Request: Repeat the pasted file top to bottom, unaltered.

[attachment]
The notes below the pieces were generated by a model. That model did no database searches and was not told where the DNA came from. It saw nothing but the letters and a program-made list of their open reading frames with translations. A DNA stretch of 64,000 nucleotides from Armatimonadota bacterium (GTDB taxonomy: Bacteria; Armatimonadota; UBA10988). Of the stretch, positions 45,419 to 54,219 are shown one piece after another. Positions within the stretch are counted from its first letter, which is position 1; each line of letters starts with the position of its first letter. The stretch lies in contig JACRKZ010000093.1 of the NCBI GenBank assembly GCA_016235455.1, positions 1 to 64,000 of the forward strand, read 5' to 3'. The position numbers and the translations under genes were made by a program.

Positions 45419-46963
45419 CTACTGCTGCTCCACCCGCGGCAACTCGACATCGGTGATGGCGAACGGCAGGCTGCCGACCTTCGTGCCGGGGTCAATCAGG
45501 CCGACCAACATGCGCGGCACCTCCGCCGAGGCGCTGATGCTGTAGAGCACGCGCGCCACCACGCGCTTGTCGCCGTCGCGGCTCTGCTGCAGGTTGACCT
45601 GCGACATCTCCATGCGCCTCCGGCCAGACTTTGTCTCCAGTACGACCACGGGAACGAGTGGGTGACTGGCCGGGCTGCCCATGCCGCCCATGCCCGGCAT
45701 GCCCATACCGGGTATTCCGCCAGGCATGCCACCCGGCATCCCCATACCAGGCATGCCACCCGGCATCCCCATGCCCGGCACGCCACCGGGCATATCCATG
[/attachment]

The notes below the pieces were generated by a model. That model did no database searches and was not told where the DNA came from. It saw nothing but the letters and a program-made list of their open reading frames with translations. A DNA stretch of 64,000 nucleotides from Armatimonadota bacterium (GTDB taxonomy: Bacteria; Armatimonadota; UBA10988). Of the stretch, positions 45,419 to 54,219 are shown one piece after another. Positions within the stretch are counted from its first letter, which is position 1; each line of letters starts with the position of its first letter. The stretch lies in contig JACRKZ010000093.1 of the NCBI GenBank assembly GCA_016235455.1, positions 1 to 64,000 of the forward strand, read 5' to 3'. The position numbers and the translations under genes were made by a program.

Positions 45419-46963
45419 CTACTGCTGCTCCACCCGCGGCAACTCGACATCGGTGATGGCGAACGGCAGGCTGCCGACCTTCGTGCCGGGGTCAATCAGG
45501 CCGACCAACATGCGCGGCACCTCCGCCGAGGCGCTGATGCTGTAGAGCACGCGCGCCACCACGCGCTTGTCGCCGTCGCGGCTCTGCTGCAGGTTGACCT
45601 GCGACATCTCCATGCGCCTCCGGCCAGACTTTGTCTCCAGTACGACCACGGGAACGAGTGGGTGACTGGCCGGGCTGCCCATGCCGCCCATGCCCGGCAT
45701 GCCCATACCGGGTATTCCGCCAGGCATGCCACCCGGCATCCCCATACCAGGCATGCCACCCGGCATCCCCATGCCCGGCACGCCACCGGGCATATCCATG